Have you ever had one of those dreams where you predict that something will happen, it does, and then you don’t put it together that you just manifested it, and thus are capable of lucid dreaming? You’re so close to living your own lucid dream here. Precisely what you are lacking is what could make all the difference for your sex life: confidence. Confidence is widely seen as attractive (provided it isn’t out of control). DNA and healthiness are just two criteria in the portfolio of attractiveness; swagger is another. The nice thing about confidence is that you can project it even if you don’t quite possess it, and no one’s the wiser—and then, assuming you get positive feedback, it may help your overall sense of confidence. Voilà: confidence manifested from nothing!
Another thing to keep in mind is that while you are into the idea of exhibitionism, that doesn’t mean it’s necessarily for you. I like the idea of traveling into space, but I’m not good at astrophysics, and so I will not be pursuing a role at NASA. Sometimes it’s useful to push yourself into situations that make you uncomfortable because it can stimulate growth. But you need more to get into exhibitionism than an appreciation for it in the abstract—if it’s not coming from within, it just may not be for you. It might be something you just enjoy watching, which is a whole other thing.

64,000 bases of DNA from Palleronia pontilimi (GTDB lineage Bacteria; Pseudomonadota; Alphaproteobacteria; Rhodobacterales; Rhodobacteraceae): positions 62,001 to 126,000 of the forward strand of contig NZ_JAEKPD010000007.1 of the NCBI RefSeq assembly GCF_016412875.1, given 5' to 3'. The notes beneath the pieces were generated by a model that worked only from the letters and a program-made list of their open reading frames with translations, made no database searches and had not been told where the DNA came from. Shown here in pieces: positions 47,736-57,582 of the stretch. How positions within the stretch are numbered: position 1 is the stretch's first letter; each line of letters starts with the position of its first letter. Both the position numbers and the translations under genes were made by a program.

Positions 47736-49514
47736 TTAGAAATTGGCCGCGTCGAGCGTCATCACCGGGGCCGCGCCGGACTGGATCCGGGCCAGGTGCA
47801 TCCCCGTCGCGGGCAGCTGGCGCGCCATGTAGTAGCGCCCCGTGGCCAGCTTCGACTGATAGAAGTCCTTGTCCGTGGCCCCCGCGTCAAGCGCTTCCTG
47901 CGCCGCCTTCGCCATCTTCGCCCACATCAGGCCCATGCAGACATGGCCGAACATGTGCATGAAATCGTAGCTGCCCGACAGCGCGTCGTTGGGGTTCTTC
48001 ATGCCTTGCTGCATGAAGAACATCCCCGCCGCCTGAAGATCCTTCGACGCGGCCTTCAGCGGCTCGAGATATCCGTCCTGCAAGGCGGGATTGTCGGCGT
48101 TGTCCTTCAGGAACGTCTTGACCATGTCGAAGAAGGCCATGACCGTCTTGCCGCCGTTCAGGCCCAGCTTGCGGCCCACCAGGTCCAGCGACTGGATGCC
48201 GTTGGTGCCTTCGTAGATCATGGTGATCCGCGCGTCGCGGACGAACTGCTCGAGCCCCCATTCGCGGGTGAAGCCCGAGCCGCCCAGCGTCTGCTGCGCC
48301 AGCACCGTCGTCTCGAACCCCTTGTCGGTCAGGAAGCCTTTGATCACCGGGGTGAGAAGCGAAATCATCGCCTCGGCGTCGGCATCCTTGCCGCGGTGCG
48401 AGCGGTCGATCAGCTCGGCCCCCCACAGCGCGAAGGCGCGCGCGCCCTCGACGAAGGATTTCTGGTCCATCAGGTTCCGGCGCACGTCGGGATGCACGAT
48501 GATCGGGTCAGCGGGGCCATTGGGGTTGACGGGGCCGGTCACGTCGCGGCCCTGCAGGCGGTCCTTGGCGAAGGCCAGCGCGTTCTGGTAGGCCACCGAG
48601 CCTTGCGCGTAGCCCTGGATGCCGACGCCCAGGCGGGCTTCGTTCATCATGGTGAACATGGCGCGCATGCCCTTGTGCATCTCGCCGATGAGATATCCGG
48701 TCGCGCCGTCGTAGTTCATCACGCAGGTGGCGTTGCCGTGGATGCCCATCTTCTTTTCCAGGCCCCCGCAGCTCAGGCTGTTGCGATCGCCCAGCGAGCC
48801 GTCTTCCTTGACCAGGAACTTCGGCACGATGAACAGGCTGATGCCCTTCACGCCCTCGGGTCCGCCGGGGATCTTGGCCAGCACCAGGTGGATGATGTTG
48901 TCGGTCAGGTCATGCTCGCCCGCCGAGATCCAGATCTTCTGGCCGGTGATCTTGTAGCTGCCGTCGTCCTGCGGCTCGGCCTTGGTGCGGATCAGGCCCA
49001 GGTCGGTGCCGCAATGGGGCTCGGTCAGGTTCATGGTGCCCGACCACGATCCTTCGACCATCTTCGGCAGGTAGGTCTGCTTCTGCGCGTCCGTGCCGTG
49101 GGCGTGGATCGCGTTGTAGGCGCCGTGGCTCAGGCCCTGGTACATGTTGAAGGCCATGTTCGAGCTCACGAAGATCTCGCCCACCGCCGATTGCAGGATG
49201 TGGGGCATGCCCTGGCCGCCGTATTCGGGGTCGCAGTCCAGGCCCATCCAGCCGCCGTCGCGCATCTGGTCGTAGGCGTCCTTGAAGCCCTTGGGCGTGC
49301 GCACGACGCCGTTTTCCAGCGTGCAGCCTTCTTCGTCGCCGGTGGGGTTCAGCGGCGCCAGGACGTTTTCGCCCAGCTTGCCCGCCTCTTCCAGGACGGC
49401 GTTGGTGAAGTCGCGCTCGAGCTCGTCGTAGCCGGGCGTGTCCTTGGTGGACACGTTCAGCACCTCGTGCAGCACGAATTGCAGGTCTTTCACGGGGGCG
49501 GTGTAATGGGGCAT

Dear How to Do It,
On my birthday, I invited friends over to my apartment to smoke and have some drinks. However, only friends of my boyfriend of four years were able to actually show up, all men. He has this one particular friend who I think is attractive. He has never shown interest in me before until my birthday. After toking it up and a shot or two, we go play video games. I end up sitting between my boyfriend and our friend. After five to 10 minutes he starts to make sure his knee is resting on mine; if I moved, he moved, making sure he was touching me. Eventually, he starts to make sure I know he is trying to touch me by touching my hand to eventually grabbing and leading to other places.